All pardoned turkeys die within’ a year or two of being pardoned

Maggie Vann, Reporter

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Every year, 46 million turkeys are slaughtered for Thanksgiving. However, One supposedly lucky turkey is pardoned by the president. This tradition dates all the way back to 1863, when president Abraham Lincoln pardoned the first Thanksgiving turkey; this didn’t become a yearly occurrence until 1981, under Ronald Reagan. 

 

One recurring question is asked: What happens to this ‘honored’ turkey?

 

Pardoned turkeys have been sent to various locations. For many years the birds were sent to Frying Pan Farm Park in Fairfax County, Virginia. Then, in 2005, they were sent to Walt Disney locations around the US. Some ended up in Orlando, Florida, others in California. The turkeys that were sent to theme parks served as honorary grand marshals at the Thanksgiving Day parade. This continued until 2009. Since then, they have also been sent to Turkey Hill Farm in Virginia and Washington’s Mount Vernon Estate. Today, they are sent to Gobbler’s Rest, a farm in Virginia that is run, and cared for, by Virginia Tech agriculture students. 

 

This sounds like something every turkey would dream about, but is being the pardoned turkey actually lucky?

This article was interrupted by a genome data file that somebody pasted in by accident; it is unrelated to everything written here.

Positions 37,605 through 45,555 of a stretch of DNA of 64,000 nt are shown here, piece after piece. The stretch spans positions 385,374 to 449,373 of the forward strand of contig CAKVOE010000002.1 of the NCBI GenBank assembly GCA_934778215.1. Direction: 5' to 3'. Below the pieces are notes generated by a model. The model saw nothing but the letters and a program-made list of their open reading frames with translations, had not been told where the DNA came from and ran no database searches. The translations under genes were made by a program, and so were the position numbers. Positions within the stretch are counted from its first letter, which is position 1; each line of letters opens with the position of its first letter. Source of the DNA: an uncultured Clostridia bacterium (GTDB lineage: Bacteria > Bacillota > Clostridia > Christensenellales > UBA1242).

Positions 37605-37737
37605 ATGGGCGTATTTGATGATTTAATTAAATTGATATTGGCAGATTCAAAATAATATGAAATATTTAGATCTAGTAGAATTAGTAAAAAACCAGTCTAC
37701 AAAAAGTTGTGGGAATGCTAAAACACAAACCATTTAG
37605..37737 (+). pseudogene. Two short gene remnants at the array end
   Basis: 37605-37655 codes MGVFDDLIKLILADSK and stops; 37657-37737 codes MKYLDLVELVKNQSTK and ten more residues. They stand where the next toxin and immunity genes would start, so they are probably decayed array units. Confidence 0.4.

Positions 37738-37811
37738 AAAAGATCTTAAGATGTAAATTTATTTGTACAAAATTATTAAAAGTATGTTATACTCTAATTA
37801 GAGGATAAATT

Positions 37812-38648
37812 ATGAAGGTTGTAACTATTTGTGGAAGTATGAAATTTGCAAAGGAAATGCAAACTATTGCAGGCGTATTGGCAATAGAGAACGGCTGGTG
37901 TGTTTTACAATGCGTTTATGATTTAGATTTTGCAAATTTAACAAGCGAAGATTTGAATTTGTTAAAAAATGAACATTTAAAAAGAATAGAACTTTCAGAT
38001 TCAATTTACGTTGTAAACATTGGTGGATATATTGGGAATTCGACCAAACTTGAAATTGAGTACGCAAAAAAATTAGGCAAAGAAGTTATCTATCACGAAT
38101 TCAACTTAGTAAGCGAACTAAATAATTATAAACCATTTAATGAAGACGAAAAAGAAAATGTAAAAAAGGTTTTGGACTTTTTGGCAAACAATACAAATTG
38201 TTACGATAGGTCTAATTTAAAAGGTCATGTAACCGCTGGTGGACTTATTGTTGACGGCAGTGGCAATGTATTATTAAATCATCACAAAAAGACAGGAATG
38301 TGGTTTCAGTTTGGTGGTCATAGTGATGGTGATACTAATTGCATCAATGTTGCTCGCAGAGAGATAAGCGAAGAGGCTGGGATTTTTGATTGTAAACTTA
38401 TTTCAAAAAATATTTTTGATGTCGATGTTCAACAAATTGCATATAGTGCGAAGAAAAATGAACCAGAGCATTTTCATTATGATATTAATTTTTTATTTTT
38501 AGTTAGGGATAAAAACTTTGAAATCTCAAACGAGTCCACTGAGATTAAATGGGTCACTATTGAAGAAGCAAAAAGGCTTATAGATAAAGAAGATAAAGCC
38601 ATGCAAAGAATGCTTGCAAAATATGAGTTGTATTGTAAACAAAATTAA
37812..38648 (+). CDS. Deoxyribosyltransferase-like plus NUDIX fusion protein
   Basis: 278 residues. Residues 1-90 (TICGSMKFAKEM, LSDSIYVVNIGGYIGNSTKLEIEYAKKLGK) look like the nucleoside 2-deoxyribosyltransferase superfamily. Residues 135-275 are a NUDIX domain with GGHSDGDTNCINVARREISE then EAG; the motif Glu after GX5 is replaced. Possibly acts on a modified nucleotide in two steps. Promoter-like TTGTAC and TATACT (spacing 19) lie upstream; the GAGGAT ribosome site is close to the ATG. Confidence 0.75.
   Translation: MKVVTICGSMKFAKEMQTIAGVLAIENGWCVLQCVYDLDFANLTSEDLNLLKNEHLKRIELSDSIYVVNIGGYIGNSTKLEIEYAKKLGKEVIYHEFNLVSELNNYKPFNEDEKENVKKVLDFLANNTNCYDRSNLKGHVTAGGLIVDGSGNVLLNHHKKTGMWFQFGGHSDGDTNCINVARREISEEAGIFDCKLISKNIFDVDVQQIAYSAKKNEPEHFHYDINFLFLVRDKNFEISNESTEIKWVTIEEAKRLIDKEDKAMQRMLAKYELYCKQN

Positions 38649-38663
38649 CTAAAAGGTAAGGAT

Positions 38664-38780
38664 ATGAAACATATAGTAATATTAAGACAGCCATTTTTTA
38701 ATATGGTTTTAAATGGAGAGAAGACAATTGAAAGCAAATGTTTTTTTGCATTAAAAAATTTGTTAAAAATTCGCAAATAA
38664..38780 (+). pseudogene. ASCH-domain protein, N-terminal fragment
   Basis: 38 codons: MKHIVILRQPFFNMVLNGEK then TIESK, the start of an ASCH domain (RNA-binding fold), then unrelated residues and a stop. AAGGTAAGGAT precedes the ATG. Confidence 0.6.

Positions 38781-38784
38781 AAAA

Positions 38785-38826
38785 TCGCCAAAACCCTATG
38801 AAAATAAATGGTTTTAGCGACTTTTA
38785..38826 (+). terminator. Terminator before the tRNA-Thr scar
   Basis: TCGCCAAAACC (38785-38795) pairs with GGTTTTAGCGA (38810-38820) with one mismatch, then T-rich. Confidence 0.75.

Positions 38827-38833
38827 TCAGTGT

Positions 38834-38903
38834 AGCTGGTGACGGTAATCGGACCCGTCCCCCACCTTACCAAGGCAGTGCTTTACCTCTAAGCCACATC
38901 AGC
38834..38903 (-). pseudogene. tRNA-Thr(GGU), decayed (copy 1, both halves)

According to many articles surrounding the matter, just because they are pardoned doesn’t mean the ‘lucky’ turkey gets to live out a long, happy life. Domestic turkeys generally live for around ten years, that is as long as they aren’t harvested for Thanksgiving dinners. However, history of the pardoned turkey doesn’t show a long life span. They have been documented to live for just around a year, due to many factors.

 To begin with, they are often fed more than a turkey should eat, and they can’t handle this extra weight. Secondly, they don’t have many companion turkeys, because the previous year’s turkey is probably already dead, which goes against their flock nature. After loneliness, various health problems have also been recorded. 

Some could say that they are living in a rigged card game. Even the turkeys that aren’t harvested for Thanksgiving end up not surviving.